John Campbell

Africa in Transition

Campbell tracks political and security developments across sub-Saharan Africa.

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Richard Joseph on Nigeria and Insecurity

by John Campbell
October 19, 2011

Undated handout image courtesy of the U.S. Air Force shows a MQ-1 Predator unmanned aircraft. (Ho New/Courtesy Reuters)

Richard Joseph, the John Evans professor of political science at Northwestern University and a distinguished Africanist, has an important oped on the Brookings website, “Nigeria and Global Insecurity.”

Professor Joseph’s theme is twofold–that “the lines between al-Qaeda, Islamic extremism in Africa, and wider insecurity in the continent’s most populous nation, Nigeria, are converging”; and despite this challenge, a purely military approach will not prevent this.

On the first point, he links Osama bin Laden’s interest in Nigeria to Umar Abdulmutallab’s attempted bombing of a Northwest plane to Anwar al-Awlaki in Yemen.

He also recalls the UN headquarters bombing in Abuja by (allegedly) Boko Haram, but emphasizes the generally inward focused nature of that group, that “most Nigerians now acknowledge the intractability of the threats they face, fostered as much by material grievances as by the bludgeoning tactics of their own security forces in response to domestic upheavals.”

Concerned with the prospect of deep cuts in U.S. foreign aid and a Pentagon request for five billion dollars for drones, Joseph argues “This is not the time (for the United States) to slash foreign aid, but rather innovatively seek to promote transformative governance and job-producing economic growth.”

Read the article here.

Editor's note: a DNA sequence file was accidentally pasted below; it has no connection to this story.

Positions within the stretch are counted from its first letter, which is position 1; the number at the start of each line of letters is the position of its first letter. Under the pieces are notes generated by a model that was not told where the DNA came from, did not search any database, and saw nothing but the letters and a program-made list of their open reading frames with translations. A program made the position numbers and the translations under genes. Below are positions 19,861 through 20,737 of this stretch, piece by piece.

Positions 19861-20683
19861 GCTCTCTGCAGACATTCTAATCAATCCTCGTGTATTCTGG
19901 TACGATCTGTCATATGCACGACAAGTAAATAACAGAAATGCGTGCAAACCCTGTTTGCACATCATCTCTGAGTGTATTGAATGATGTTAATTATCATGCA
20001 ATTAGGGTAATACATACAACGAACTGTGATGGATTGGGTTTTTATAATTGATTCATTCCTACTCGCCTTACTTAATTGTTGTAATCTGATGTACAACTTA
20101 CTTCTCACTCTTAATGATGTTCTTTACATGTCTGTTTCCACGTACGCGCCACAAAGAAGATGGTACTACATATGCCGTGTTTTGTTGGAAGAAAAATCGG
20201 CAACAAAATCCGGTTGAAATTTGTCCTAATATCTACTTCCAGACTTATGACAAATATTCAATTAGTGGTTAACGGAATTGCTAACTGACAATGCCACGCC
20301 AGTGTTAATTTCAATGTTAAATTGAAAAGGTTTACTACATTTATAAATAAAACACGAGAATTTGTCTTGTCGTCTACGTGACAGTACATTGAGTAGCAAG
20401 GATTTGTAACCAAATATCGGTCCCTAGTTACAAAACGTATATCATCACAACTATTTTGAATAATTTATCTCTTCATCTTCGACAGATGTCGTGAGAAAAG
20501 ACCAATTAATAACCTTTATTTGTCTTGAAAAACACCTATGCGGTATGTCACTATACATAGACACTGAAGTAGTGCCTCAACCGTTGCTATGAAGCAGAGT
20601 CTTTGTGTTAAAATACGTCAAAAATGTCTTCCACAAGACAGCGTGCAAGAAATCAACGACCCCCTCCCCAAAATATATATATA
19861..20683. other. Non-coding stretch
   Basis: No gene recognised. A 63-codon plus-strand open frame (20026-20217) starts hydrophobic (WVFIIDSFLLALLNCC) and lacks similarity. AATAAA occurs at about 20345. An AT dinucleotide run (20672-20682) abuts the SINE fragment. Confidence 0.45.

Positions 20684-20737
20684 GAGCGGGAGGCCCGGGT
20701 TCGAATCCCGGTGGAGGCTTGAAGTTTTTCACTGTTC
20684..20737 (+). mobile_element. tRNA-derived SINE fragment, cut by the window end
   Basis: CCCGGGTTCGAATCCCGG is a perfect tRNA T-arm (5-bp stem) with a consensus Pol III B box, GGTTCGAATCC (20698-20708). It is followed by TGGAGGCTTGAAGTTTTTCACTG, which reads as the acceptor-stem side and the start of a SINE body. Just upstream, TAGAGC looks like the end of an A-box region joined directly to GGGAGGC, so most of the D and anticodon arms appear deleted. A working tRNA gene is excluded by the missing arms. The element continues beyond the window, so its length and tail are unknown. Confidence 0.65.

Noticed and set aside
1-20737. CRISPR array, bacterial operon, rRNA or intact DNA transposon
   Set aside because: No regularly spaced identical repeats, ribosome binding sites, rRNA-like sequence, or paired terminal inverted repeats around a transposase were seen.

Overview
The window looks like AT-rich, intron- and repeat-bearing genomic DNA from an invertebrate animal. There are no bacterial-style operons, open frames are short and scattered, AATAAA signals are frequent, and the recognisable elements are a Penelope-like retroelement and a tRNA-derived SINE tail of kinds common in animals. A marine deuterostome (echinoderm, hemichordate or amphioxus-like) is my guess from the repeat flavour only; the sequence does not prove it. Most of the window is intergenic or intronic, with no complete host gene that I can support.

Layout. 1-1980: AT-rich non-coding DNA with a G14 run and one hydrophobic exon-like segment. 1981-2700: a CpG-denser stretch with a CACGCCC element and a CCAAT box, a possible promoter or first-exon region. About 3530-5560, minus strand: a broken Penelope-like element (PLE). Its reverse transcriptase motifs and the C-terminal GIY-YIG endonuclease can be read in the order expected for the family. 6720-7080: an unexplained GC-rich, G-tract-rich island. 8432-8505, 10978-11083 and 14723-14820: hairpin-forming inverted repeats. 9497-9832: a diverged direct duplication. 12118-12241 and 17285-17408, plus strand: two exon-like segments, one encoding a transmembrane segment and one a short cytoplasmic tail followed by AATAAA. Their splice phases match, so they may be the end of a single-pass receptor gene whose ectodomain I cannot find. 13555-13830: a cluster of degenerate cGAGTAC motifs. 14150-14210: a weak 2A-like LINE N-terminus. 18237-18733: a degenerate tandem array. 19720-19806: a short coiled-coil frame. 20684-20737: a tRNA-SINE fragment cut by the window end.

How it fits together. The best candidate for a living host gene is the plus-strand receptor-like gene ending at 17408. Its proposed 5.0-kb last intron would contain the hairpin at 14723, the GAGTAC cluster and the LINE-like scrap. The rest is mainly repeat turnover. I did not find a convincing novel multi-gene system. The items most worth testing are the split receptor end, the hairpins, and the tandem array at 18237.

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  • Posted by Maduka

    Ambassador Campbell seems to assume that less foreign aid will result in more terrorism. That is simply not true.

    The aid paradigm has simply not worked and the US tries to do too many things at the same time (run our health care policy, fund our schools and hospitals, build capacity in our Civil Service and guide our politicians).

    You deny our politicians the incentive to seriously confront our problems and proffer solutions. You are perpetuating an unsustainable state of affairs.

    Nigeria spends only $10 per capita on health care, it can afford to spend more. Providing budget support to the Health Ministry (which the Government does not see as a priority, anyway), will not make the Nigerian Government more serious about providing health care to its citizens.

    You are truncating the democratic process, our politicians are more accountable to US funded NGOs and the free money they bring than to Nigerian citizens.

    I will campaign for the US to reduce the amount of aid given to the Nigerian Government to zero. We are rich enough to take care of our citizens and all the aid in the World will not make our politicians accountable.

    Boko Haram and the Niger Delta militants are predictable outcomes of fifty years of corrupt rule. Nigeria will pass through a very rough patch and either disintegrate or attain greatness.

    The French Revolution was the logical consequence of several years of kleptocratic rule – Nigeria isn’t any different.

    Finally, the US has less money to spend. Stop wasting it on our politicians.

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